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Welcome to the Langtree Herd of Albions

by John Thompson

In 2018, an article appeared in the Western Daily press, alongside a photograph, announcing the fact that with only approximately 170 breeding females left in the Country, the Albion breed of cattle were in very real danger of being lost. At this time, the RBST accepted that due to this depletion in numbers, the Albion Breed should be included on the Priority list.

Having kept sheep for several years because of the Tuberculosis in cattle situation here in the South West, was this the time for me to keep cattle again?

The Government Pilot Scheme for the culling of Badgers, had begun here in West Somerset, & with a decline in the incidence of bovine TB, I made the decision.

Having contacted the Secretary of the Society expressing my interest in the breed I was lucky enough to be pointed in the direction of a traditional & knowledgeable farmer down in the depths of Cornwall, who was reducing his Buthyn herd due to health issues. He was a man who had forgotten more than most people knew about Albions, and has subsequently given up keeping them which is a great shame for the breed.

I purchased my first Blue Albion cow from down in Cornwall - Buthyn Maud who was in calf to Buthyn Peanut, as well as Scout Beck Karen a white maiden heifer which was kindly put to the bull before delivery. Maud proved to be a very productive cow producing four heifer calves in a row. Karen produced a blue heifer then two sets of twins, unfortunately one heifer and one bull calf on each occasion!

At this point the ACS Chairman, who was milking Albions alongside Brown Swiss cows, decided to reduce his herd numbers, which gave me the opportunity to purchase four more heifers, & a bull, Betchton Snowy Tristan. ‘Tristan’ was the most unrelated bull for my herd available at the time, - the AI bulls at stud, being too closely related to the majority of my herd.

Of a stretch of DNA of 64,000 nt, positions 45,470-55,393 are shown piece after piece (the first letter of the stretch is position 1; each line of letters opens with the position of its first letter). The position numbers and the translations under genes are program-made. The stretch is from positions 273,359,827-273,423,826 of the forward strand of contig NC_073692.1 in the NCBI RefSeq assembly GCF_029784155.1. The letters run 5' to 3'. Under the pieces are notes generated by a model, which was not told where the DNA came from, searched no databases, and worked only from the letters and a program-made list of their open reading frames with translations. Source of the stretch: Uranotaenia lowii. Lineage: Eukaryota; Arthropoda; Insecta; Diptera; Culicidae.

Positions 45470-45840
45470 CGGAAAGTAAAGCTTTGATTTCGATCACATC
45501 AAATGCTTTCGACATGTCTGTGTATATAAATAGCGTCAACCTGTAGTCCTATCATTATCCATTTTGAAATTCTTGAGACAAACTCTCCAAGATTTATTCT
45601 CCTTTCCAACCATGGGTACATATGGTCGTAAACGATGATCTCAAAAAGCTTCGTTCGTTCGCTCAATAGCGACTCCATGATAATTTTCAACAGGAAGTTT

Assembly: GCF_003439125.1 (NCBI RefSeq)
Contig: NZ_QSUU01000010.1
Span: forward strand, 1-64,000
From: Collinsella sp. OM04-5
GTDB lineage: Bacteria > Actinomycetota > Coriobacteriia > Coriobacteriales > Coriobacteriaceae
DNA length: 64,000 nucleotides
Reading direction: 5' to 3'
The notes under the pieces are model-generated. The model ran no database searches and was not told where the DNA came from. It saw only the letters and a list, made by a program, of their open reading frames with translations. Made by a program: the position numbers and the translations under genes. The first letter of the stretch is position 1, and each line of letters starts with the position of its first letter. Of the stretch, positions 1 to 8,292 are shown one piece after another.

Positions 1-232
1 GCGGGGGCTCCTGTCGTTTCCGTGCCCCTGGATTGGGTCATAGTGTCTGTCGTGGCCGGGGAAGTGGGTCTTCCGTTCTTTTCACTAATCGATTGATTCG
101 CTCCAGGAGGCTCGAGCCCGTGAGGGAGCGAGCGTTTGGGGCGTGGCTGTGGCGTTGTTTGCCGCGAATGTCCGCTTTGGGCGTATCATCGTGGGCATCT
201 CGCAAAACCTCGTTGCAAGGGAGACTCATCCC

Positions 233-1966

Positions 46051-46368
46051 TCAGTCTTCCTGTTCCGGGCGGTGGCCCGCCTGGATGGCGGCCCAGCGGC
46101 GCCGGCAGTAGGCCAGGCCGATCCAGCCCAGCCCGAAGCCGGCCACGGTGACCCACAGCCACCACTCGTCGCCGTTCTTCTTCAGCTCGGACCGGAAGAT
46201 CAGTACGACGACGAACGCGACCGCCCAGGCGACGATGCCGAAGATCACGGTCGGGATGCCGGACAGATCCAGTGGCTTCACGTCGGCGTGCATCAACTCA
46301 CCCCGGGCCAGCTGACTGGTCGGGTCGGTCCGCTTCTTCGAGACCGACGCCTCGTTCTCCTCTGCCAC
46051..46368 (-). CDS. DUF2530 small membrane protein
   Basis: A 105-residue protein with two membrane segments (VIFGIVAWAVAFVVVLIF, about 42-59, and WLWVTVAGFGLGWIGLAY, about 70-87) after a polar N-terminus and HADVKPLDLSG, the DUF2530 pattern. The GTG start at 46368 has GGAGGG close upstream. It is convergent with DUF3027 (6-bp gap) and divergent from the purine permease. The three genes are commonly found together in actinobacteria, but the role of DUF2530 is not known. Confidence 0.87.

This now finds my current herd numbers standing at one mature bull, one homebred young bull, eight breeding cows, one bulling heifer, and seven of this year’s calves (four steers, & three heifers) with two more cows due to calve.

I feel the breed has great potential, but like all rare breeds needs a niche market to aid its recovery. There is no doubt that the breed is divided between some very milky cows, and the beefier type of animal. My concern is that the ‘milkiness’ of the breed will be lost, and would like to see the milkier strains having their production developed so that they can be a viable contributor into the dairy industry.

Having recently being elected onto the Committee, I believe that the gene pool needs to be DNA tested while the numbers are small. This will not only ensure the purity of the breed, but will also allow for any future genetic challenges to be addressed. A herd competition would further the development and improvement of the breed by showcasing its potential, and would create further interest in the Albion cattle. I would also encourage as many breeders to enter local Agricultural Shows, again, to promote the breed, & generate interest from the wider public.


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Blue Albion Cattle; The History       (With kind permission of Mr A. Cheese.)

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